Occasional alcohol licence
The Licensing Board may, on application issue an occasional licence authorising the sale of alcohol on unlicensed premises
An occasional licence will be valid for no more than 14 days.
Conditions will be attached to a licence.
If you hold a premises licence, a personal licence or are from a voluntary organisation and wish to sell alcohol from premises that are not licensed, you may apply for an occasional licence.
A voluntary organisation may only be issued with an occasional licence if they have not had more than four occasional licences that last for four days or more or more than 12 licences that last for less than four days and that the licences issued do not cover more than 56 days in a 12 month period.
Applicants for an occasional licence must be either the holder of a premises licence, the holder of a personal licence or a representative of a voluntary organisation.
Applications must be on a prescribed form and include the following information:
- the name and address of the licence holder;
- a description of the premises;
- details of the activities carried out on the premises;
- the time period for when the licence will have effect;
- details of times when alcohol can be sold on the premises;
- if alcohol is to be sold for consumption on or off the premises or both;
- times when any other activities other than the sale of alcohol will take place on the premises;
- where alcohol is to be sold on the premises whether children will have access to the premises and if so details of the ages of the children allowed to enter, the times when they are allowed to enter and the parts of the premises they are allowed to enter;
- any other information required
The Licensing Board will give notice of the application to the local chief constable and to the Licensing Standards Officer (LSO). The chief constable if he considers it necessary for the purposes of the crime prevention objective recommend that the application be refused. The LSO may prepare and submit to the Licensing Board a report setting out the Officer's comments on the application.
If a licensing board has not received any notice from a chief constable, a report from a Licensing Standards officer or a notice of objection or representation from any other person they must grant the application.
If any of these have been received the board must consider if there are grounds for refusal. If so the application will be refused, if not it must be granted.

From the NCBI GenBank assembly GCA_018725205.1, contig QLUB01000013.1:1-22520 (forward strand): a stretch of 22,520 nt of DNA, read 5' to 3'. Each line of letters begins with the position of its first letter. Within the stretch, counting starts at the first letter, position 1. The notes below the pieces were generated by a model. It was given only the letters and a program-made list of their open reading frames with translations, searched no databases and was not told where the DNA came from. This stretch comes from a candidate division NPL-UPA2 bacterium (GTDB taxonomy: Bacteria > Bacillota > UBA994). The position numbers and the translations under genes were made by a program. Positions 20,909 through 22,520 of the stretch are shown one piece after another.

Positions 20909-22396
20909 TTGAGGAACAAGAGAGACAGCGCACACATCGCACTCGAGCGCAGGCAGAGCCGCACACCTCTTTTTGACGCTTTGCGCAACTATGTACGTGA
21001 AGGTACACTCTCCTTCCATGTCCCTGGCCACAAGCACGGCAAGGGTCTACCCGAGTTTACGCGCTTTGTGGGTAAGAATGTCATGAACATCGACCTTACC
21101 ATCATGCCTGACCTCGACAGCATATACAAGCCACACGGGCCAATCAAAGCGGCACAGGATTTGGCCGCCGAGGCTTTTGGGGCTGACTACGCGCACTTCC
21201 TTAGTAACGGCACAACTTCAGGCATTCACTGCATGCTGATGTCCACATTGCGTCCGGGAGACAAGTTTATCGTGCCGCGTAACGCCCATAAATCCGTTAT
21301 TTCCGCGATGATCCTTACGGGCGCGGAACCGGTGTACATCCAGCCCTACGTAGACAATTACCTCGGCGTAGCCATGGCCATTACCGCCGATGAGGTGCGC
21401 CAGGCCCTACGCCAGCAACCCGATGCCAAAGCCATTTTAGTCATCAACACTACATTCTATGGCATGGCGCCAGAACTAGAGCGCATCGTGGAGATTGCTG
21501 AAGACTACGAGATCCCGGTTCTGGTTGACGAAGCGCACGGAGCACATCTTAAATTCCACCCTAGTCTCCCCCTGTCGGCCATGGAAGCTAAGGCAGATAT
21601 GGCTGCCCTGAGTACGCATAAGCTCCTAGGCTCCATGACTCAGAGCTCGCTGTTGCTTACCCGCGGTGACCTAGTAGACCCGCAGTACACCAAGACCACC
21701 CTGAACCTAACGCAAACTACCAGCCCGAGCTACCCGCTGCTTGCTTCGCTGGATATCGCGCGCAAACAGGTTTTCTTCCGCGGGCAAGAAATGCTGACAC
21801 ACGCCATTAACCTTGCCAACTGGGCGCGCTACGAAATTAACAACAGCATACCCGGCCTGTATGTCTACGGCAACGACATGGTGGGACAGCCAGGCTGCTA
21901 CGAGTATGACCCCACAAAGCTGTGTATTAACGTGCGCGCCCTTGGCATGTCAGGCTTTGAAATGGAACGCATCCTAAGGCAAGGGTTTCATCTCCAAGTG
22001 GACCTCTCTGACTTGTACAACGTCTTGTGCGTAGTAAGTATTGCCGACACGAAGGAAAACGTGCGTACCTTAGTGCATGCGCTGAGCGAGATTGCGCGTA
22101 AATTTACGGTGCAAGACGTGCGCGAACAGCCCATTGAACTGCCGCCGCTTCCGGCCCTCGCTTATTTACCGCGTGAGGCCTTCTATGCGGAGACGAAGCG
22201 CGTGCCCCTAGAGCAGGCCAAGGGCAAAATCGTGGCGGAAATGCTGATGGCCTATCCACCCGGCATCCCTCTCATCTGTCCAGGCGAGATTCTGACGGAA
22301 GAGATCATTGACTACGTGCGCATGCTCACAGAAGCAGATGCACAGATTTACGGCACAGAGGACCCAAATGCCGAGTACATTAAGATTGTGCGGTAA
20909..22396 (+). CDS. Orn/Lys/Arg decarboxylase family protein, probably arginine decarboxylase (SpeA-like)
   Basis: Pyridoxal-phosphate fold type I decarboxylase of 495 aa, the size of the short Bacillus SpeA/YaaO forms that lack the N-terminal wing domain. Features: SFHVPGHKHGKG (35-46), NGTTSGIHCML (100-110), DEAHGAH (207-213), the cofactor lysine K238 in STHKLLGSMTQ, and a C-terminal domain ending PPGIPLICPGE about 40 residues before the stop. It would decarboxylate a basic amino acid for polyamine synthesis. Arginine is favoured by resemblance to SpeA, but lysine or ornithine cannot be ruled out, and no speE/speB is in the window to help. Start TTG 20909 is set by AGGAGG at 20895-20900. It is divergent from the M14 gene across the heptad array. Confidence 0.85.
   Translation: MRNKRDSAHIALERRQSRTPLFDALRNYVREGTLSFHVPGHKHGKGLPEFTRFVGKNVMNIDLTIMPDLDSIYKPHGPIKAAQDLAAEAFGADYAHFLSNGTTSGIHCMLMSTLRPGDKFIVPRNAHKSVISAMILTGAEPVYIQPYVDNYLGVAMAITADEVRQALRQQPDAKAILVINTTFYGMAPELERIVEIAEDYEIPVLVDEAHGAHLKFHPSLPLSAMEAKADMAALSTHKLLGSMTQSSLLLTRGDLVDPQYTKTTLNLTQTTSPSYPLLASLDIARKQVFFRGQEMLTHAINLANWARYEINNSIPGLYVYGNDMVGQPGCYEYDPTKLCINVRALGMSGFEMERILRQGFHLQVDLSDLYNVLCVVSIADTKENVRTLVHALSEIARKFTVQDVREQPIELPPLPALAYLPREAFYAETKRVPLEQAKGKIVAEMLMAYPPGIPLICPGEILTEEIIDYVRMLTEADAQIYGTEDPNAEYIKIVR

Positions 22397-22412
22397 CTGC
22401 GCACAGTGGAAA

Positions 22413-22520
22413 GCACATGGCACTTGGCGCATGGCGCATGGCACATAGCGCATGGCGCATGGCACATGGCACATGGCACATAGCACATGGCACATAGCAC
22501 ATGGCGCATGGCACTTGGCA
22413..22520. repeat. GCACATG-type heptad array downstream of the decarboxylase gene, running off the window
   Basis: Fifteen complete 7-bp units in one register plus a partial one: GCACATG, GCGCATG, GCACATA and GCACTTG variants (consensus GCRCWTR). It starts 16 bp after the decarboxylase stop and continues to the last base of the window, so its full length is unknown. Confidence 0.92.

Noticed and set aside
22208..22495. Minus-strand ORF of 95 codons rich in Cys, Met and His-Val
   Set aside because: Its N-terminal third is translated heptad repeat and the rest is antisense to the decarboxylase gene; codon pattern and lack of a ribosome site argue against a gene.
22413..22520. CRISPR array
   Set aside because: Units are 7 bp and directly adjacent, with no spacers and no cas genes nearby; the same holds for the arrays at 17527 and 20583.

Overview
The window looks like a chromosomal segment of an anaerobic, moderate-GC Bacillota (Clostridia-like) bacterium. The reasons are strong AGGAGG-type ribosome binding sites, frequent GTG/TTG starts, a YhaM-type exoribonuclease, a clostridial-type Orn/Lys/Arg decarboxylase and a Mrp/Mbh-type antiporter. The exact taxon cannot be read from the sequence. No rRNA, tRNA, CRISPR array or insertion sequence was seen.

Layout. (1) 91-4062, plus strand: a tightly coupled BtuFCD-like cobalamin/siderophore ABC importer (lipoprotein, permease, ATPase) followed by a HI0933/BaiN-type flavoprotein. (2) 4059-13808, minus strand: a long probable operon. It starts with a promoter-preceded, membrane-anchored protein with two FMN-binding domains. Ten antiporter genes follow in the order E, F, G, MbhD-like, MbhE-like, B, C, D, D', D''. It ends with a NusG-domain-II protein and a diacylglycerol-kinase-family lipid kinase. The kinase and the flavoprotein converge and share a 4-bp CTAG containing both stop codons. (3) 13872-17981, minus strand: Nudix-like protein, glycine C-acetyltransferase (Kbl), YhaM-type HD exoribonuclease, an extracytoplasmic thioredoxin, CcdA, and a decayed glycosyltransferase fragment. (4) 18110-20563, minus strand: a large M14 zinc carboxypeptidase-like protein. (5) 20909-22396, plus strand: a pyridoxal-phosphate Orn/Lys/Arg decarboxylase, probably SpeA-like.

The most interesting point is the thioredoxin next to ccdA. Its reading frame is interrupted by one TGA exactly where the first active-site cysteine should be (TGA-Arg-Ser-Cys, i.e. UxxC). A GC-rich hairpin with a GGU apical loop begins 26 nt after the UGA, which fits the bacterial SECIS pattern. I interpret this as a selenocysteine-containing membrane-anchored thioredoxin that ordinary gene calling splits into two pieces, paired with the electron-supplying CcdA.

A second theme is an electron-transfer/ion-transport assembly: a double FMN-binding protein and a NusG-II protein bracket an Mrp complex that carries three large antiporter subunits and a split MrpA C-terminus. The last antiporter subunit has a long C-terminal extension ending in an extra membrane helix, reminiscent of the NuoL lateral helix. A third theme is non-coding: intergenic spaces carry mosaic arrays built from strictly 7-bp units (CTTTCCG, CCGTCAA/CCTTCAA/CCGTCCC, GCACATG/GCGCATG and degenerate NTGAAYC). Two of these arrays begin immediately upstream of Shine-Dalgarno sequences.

Hearings may be heard when applications are being considered. If a hearing is not heard the applicant must be given the opportunity to comment on any notice or report.
The following are grounds for refusal:
- the premises are excluded premises;
- there are no exceptional circumstances for allowing the sale of alcohol on the premises during a continuous period of 24 hours or more;
- the application requests the sale of alcohol for consumption off the premises before 10.00, after 22.00 or both on any day;
- the granting of the application would be inconsistent with one or more of the licensing objectives; and
- having regard to: the nature of the activities proposed, the location, character and condition of the premises and the types of people likely to visit the premises, it is decided that the premises are unsuitable for use for the sale of alcohol;
Notification of a refusal or granting of an application will be given to the applicant, the chief constable, the LSO and any person who gave a notice of objection or representation. A statement of reasons can be requested by any person served with such a notice.
No. It is in the public interest that the authority must process your application before it can be granted. If you have not heard from the local authority within a reasonable period, please contact it. You can do this online if you applied through the UK Welcomes service or use the contact details below.
Any person may object to an application by way of a notice to the licensing authority or make representations in support of the application or in relation to any conditions that should be attached to the licence.
Appeals against the granting of an application must be made to the sheriff principal of the sheriffdom where the principal office of the Licensing Board is located.